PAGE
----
Weekend breaks in Rome

Rome is an incredible city. Expats could live there for years and never get over the awe that comes from being part of a vibrant city whose ancient roots are everywhere one looks. But when the weekend comes, most Romans don’t stick around. Rome can be a little hectic and the tourists will try an expat's patience, both of which are perfect excuses to escape the city and see what’s around. 

Technically, one can travel just about anywhere for a weekend break from Rome. The city has two airports on its outskirts, Fiumicino and Ciampino, and it’s possible to pick up cheap tickets to many European destinations. But considering that the best weekend getaways don’t involve hours’ worth of travel, there are a number of destinations that can easily be reached by car or public transport. Rome really is the heart of Italy, so there are plenty of places to choose from.


The Tuscan Maremma

The Maremma is a region that has the incredible fortune of being both close to Rome and one of Tuscany’s most beautiful and secluded destinations. The area is extremely popular with Romans because it offers the perfect contrast to their bustling city. Towns in the Maremma are provincial hubs where medieval history and Renaissance traditions keep modernity at bay. Restaurants throughout are a taste of the cultura contadina – rural culture, recreated in dishes like rich acquacotta (a vegetable soup) and pappardelle al cinghiale (homemade pasta served with wild boar sauce). 

One could spend endless weekends exploring the Maremma, but a must-see spot is Saturnia. Saturnia is two hours from Rome down the A1 and is considered to be Italy’s oldest city, existing long before the Romans or the Etruscans. 

Just outside Saturnia’s borders at the Cascate del Mulino, visitors can bathe in the most incredible outdoor pool imaginable for free. The water here flows from an underground volcanic source and is thought to have almost miraculous curative properties. 


Cinque Terre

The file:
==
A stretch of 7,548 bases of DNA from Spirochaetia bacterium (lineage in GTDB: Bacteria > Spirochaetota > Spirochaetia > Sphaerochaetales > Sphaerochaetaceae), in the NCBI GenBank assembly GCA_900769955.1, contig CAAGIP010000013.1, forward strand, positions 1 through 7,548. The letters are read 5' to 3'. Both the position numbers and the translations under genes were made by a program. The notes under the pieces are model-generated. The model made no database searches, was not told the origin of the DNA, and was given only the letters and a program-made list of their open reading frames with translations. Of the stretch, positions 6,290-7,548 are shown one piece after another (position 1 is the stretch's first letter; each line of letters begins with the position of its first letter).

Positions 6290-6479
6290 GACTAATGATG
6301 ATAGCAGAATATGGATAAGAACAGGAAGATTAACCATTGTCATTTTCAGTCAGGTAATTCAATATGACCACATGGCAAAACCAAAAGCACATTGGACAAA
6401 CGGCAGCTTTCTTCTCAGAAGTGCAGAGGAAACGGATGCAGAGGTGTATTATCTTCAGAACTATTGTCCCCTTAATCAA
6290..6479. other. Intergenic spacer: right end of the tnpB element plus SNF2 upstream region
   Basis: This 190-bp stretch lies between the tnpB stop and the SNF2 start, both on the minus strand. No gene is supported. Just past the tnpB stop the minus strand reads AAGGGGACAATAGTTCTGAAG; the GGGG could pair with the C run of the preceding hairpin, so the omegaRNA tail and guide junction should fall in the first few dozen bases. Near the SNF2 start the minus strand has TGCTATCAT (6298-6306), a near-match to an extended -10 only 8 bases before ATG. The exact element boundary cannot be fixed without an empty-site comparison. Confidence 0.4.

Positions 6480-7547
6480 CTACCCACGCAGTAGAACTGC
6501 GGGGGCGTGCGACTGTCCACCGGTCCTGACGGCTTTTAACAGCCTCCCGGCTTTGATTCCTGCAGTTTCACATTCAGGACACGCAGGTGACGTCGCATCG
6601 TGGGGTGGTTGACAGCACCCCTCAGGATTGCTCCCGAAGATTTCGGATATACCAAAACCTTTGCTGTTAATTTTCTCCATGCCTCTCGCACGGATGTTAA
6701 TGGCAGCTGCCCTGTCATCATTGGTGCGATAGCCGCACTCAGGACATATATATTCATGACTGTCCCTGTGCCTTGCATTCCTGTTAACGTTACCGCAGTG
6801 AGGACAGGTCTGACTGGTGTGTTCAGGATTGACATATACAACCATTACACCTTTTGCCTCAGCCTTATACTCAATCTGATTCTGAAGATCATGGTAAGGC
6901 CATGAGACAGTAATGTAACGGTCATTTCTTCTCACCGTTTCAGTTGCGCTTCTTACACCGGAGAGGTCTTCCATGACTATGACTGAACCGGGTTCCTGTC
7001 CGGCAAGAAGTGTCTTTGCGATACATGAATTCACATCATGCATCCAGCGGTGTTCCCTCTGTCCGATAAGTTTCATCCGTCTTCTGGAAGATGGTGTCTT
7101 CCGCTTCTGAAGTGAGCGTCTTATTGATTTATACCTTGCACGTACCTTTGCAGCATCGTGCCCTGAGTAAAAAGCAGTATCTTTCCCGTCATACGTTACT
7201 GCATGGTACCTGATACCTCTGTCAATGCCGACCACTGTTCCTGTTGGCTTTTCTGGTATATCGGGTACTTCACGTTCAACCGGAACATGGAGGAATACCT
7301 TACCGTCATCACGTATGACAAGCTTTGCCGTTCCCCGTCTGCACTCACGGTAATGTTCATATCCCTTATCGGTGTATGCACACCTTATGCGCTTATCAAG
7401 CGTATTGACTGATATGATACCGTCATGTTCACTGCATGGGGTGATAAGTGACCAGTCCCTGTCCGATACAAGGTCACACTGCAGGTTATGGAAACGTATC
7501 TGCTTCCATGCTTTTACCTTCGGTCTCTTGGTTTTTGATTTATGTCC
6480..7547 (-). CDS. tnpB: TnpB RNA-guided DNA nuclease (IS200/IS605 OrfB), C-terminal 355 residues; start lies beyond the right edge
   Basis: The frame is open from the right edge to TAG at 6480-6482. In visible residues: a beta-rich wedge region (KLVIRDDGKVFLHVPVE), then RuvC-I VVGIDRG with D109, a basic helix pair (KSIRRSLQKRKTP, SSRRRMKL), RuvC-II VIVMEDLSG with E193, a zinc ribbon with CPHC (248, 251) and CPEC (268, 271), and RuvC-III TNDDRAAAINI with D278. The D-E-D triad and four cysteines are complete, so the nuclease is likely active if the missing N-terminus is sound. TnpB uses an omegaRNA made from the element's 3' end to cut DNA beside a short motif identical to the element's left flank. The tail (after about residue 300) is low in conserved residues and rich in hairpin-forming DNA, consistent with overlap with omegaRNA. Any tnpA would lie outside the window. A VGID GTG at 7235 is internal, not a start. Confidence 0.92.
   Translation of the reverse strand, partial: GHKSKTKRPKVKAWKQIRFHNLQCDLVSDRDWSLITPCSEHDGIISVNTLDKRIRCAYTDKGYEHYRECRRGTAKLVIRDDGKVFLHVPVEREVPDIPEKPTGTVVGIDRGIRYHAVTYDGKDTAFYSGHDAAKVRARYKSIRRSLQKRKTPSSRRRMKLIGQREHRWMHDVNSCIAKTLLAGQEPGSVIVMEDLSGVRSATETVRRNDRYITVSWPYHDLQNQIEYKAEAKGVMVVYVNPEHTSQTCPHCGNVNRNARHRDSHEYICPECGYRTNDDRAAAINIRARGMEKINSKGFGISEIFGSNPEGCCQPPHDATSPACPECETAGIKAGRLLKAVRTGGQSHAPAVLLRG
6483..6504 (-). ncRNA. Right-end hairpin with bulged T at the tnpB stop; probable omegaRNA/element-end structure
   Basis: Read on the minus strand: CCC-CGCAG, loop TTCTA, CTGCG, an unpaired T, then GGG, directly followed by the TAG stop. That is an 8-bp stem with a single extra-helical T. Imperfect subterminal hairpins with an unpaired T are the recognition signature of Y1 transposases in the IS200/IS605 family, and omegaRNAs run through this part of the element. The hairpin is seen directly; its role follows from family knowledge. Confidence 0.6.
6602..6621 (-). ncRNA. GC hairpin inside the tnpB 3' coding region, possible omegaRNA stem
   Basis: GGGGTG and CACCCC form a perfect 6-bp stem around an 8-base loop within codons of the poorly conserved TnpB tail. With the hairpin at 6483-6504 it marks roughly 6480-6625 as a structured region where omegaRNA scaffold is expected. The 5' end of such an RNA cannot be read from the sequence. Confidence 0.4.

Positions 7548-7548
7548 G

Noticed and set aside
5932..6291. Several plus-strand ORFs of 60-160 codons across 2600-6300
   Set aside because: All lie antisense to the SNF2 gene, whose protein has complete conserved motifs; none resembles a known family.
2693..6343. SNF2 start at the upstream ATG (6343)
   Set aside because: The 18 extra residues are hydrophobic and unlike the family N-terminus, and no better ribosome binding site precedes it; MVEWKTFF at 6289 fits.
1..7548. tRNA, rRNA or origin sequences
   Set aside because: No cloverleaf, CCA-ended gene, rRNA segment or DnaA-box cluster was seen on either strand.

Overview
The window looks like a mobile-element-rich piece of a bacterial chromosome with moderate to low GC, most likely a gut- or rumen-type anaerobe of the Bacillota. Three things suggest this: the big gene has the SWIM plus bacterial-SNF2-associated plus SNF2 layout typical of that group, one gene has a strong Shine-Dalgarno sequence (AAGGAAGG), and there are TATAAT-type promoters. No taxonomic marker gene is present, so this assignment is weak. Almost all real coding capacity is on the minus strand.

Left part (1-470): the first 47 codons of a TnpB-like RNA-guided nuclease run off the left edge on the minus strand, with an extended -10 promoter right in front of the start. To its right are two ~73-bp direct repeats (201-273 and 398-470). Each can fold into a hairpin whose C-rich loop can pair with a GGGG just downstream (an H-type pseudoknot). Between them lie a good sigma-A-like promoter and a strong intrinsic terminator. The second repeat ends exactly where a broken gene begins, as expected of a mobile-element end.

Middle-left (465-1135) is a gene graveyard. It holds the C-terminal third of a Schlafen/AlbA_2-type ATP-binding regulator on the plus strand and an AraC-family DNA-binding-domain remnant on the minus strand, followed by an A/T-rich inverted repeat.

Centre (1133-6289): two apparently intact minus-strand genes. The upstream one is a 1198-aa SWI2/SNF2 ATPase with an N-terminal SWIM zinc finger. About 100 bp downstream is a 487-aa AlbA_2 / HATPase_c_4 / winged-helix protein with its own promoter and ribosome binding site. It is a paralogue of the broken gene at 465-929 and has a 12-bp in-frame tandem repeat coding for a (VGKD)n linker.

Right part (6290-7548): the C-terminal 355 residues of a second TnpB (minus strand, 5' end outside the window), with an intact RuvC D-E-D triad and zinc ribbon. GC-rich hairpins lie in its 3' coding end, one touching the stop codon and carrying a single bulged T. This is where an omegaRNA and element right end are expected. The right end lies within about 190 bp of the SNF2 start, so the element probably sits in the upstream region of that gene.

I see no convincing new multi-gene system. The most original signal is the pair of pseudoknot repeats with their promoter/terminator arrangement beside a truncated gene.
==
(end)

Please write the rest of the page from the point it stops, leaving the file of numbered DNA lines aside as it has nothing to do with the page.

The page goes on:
The Cinque Terre might not be as famous as the Amalfi Coast, but at a mere four hours' drive from Rome, this coastline is no less beautiful. Its nickname, the Italian Riviera, conjures up images of romantic walks and its five towns, Monterosso al Mare, Vernazza, Corniglia, Manarola and Riomaggiore, never fail to enchant with their brightly coloured villas and incredible seaside vistas.  

Like the Amalfi Coast, the towns of the Cinque Terre are built on steep cliffs, so their terraces hover over the ocean below. Roads are rare on the coastline, which is fine considering that most tourists come to the Cinque Terre to walk the world-famous Sentiero Azzurro trail and admire the UNESCO heritage national park that connects its towns. 


Abruzzo

When it comes to winter sports, do as the Romans do and head to Abruzzo. Located an hour and a half’s drive east of Rome, Abruzzo has plenty of mountains to choose from. Naturally, they’re not as impressive as their cousins in the Alps, but they are perfect for a quick chalet break, especially if one is on the slopes for fun. 

The two most popular ski resorts are Ovindoli and Pescasseroli. Both resorts have wide slopes and good snow coverage throughout the winter months. Snowboarders and skiers are welcome. 


Caserta

Lost in the bright lights of nearby Naples, Caserta is little more than two hours’ drive south of Rome and is home to one of the most spectacular castles in Europe, the Reggia di Caserta. 

Inspired by the  Palace of Versailles, the Reggia di Caserta was built in the 18th century for Charles VII of Naples and was described by UNESCO as the "swan song of the spectacular art of the Baroque” when the organisation first listed it as a heritage site in 1997. 

Unlike most other European castles, the palace has much of its original furniture. Together with the frescoed walls and gold cornices, the furniture paints a complete picture of the sheer opulence this family lived. 

Outside, the magnificence continues in the sprawling grounds. At more than 120 hectares, this massive green area behind the palace has an amazing focal piece: a five-piece fountain that runs the length of the space and is filled with stone sculptures depicting scenes from various Greek myths.

Elisa Scarton Our Expat Expert

Elisa is an Australian journalist who came to Tuscany for a year, and fell in love (how cliché?), and decided to stick around. Cutting her teeth in frenetic-paced Rome, she now writes a Tuscan travel blog and online travel guide about her new home, the infinitely beautiful Tuscan Maremma, so that others can get a taste of la dolce vita.

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